I love baseball. I love the smells of a freshly oiled glove, the grass of the outfield, and the dirt as it flies around you after a good slide. I love the individuality of the game, surrounded by the team. It’s individual because it is the batter and the pitcher. To the two of them it is like they are the only ones on the field. It is also a team; there are eight others surrounding them; all players who will have an impact on the outcome of the individual battle of hitter vs. pitcher.
I enjoy all stages of baseball. I enjoy watching the little guys play coach pitch or T-ball, and I enjoy watching the big guys play on the grand stage.
Once while attending a Little League game, I witnessed a boy in the dugout with crutches and a cast on his leg. He had broken his leg in an accident unrelated to baseball. His mother told me the accident occurred the day after the first game, and he wouldn’t be playing for the rest of the season. However, he attends every game and sits in the dugout.
The boy would cheer for his teammates and offer encouragement to those that didn’t do so well. Even with a highly diminished role this young man was committed to his team.
Whether you are the one that hits the game-winning home run, or the second baseman that catches a routine pop-up, or the injured kid on the bench cheering, you are a vital member of the team. All three of these have different roles, and all three have committed themselves to the team.
People are committed to all sorts of things, just as the boys in the story are committed to their team. People are committed to their families, their jobs, issues that for one reason or another they feel strongly about. The list is endless.
There is a trend among many Christians today. There is a lack of commitment to the church.
Many Christians have a commitment to the church at about the same level as most people do to the movies.
Please let me explain.
People will go to the movies when they have time. People will attend the cinema whey they think they may like the main event. People will go to the theater for entertainment. Most people have one movie theater they may like more than others, but it doesn’t really matter which one they attend.
People like going to the movies, they will go from time to time, some more than others, but in general people are not committed to the movies. It is something they will work into their schedules from time to time, but it is not high on the list of priorities.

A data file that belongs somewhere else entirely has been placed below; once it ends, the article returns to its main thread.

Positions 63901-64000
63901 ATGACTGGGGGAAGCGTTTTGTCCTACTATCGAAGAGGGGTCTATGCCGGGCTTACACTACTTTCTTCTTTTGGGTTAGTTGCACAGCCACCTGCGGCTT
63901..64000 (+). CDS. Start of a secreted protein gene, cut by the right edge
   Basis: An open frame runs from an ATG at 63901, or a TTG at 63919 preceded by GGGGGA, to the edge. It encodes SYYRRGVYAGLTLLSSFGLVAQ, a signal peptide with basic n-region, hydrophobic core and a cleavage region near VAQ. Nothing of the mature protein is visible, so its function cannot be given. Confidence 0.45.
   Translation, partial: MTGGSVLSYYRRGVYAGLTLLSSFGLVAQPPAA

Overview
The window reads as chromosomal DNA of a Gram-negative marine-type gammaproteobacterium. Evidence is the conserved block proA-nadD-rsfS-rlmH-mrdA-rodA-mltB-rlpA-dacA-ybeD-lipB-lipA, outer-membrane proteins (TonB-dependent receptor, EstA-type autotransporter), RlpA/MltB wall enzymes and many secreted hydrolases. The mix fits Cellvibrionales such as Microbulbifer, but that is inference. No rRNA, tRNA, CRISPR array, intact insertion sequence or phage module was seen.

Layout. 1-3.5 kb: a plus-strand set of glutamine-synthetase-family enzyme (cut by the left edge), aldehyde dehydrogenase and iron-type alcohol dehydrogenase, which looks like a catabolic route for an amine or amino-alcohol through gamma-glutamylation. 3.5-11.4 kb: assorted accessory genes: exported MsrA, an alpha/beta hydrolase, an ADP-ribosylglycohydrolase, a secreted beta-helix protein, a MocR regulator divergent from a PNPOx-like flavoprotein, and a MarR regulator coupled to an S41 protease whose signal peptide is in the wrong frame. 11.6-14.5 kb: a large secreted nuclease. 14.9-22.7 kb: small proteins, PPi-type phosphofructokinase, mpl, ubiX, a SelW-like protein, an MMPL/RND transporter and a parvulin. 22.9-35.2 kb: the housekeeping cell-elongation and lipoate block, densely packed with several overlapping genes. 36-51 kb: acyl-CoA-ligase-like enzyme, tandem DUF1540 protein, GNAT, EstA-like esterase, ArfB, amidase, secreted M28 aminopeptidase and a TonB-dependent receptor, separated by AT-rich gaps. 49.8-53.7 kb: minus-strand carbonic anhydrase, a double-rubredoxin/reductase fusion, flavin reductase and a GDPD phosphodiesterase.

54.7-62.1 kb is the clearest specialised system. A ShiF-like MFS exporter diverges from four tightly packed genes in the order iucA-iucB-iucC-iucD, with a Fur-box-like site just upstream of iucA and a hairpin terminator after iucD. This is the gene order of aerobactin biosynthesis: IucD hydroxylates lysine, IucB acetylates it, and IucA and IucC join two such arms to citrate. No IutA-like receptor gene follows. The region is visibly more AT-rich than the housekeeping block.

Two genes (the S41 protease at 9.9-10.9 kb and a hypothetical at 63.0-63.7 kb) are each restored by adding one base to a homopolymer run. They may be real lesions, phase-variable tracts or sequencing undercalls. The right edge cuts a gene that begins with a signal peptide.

This level of commitment is the same many Christians have toward the church. They will go when they have the time or when the topic of the sermon is of interest. They will attend to be entertained by the music and many, while having a favorite, will hop from one church to the other; whatever suiting their fancy.
Christ “gave himself” for the church (Ephesians 5:25) and many Christians will even go the extent of avoiding church because they do not want to appear religious. (Side note: God does want us to be religious James 1:26-27).
Christ tells us not to forsake the assembling of ourselves together (Hebrew 10:25).
Jesus gave himself for the church, and He tells us to be there if at all possible. It sounds as if He wants us to have a commitment.
A 12-year-old boy with a broken leg offers nothing to the team on the field. But he can cheer them from the dugout. He can encourage his teammate that has just struck out.
You may not have the ability to preach a sermon or sing a solo, or sit on a church board, but you can pray for those that do. As a Christian, you have access to the throne of God through prayer (Hebrews 4:16). You may not be on a church’s counseling staff, but you can put your arm around someone and give encouragement to those who are hurting.
If you are a Christian, you are on God’s team, and He wants your commitment. If you can’t be on the field, He would still like you in the dugout whenever a game is on the schedule.
Preacher Johnson is pastor of Countryside Baptist Church in Parke County Indiana. Email: firstname.lastname@example.org. Website: www.preacherjohnson.com. E-book: http://www.amazon.com/dp/B00TUJTV2A If you email, inform me where you have seen Preacher’s Point. Viewpoints expressed in the article are the work of the author. The Daily Advocate does not endorse these viewpoints or the independent activities of the author.